In a recent ruling (Federal Administrative Court of Appeals, Division II, "Association of State Workers v. Ministry of Modernization, on Law No. 16,986", October 25 2018), and following the criteria established by a prior decision, the Federal Administrative Court of Appeals recognized that public agencies may abstain from providing sensitive data when faced with public requests for information.
The case stems from the Association of State Workers requiring the Ministry of Modernization to provide certain information on employment and salaries from the national public sector’s database, based on Law No. 27,275 on Access to Public Information.
Among other items, the information requested included the employees’ affiliation to worker unions. The Ministry of Modernization mostly complied with the association’s request. However, it did not provide the information regarding employee union affiliation. The Association filed a judicial claim, in order for the courts to order the Ministry to fully comply with its request for information.
The court of first instance dismissed the claim, stating that the Ministry of Modernization had already provided the required information.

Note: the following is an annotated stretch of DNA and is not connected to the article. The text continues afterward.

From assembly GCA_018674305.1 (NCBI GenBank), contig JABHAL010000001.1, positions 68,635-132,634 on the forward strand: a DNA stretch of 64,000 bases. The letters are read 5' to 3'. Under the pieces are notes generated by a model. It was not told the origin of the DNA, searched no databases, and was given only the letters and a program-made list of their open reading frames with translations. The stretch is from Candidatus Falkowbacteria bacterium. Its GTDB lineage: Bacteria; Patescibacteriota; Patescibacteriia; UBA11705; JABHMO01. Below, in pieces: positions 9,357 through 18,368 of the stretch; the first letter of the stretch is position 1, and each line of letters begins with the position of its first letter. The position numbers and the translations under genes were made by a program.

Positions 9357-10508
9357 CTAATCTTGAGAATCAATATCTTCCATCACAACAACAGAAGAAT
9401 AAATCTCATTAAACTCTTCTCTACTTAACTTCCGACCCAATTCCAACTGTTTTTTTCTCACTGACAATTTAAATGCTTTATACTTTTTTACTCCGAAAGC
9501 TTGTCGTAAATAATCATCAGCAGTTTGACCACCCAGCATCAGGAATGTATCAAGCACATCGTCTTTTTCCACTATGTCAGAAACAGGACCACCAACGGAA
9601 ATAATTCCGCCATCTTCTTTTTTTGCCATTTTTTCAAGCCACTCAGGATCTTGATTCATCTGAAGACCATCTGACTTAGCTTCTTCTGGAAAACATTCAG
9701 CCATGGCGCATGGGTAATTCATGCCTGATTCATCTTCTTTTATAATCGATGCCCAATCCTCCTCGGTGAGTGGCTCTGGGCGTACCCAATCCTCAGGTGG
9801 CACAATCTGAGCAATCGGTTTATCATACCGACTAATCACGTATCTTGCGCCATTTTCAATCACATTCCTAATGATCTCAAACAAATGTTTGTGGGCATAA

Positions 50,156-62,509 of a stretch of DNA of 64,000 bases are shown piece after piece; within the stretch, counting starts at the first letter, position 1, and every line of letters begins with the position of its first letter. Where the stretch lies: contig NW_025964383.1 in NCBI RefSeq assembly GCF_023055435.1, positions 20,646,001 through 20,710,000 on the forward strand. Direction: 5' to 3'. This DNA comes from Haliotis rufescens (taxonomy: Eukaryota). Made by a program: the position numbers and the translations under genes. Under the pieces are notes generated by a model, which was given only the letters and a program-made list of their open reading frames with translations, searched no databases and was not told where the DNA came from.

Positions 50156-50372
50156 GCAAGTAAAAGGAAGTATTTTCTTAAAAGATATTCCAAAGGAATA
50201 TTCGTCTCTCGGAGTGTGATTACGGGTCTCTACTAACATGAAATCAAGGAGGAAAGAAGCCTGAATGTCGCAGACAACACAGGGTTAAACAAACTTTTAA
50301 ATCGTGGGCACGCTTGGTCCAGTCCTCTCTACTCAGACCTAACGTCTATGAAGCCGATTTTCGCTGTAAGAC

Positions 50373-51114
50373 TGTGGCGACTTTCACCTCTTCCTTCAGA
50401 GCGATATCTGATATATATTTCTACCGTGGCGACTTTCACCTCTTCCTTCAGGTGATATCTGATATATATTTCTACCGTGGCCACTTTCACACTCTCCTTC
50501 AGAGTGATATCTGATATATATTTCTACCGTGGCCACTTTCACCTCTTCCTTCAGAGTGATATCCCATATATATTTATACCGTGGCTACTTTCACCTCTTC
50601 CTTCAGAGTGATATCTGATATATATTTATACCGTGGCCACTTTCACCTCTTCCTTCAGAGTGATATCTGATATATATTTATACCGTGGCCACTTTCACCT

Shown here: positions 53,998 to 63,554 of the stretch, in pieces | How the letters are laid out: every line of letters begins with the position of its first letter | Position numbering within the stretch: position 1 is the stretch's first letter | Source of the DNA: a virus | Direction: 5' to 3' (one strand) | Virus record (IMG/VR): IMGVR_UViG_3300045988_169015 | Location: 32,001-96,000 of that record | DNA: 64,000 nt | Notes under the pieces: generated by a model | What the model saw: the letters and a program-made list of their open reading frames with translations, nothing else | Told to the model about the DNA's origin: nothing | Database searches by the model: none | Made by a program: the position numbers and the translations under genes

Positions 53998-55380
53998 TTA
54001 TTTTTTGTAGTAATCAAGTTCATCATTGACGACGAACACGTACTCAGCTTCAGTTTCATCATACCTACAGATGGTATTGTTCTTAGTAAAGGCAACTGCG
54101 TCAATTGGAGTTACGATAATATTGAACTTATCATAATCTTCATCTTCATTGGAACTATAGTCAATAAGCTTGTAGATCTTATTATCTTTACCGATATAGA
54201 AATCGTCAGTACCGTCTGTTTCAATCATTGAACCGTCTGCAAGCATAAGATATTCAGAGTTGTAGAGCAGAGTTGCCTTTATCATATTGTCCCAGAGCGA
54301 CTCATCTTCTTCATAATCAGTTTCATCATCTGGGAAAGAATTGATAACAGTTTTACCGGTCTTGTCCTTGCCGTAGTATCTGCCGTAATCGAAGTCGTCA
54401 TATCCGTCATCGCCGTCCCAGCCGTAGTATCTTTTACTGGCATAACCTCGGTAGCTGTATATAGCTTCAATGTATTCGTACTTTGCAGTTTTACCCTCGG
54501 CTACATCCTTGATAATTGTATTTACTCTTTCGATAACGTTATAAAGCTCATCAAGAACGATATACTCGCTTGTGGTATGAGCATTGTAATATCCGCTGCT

On appeal, the Federal Court of Appeals ordered the Ministry to provide, within a 10 day period, either the missing information or a sufficient reason which would justify why it cannot comply with the Association’s request.
In order to do so, it held that, regardless of the fact that the ministry did not invoke the that union information is considered sensitive data under Personal Data Protection Law No. 25,326, this type of information cannot be made public without the data subject’s consent.
The court’s decision is relevant because it recognizes that the right to access public information can be limited, if properly substantiated and within the exceptions provided in Law No. 27,275 on Access to Public Information, in cases where the required information includes sensitive data and there is no express consent from the data subject.
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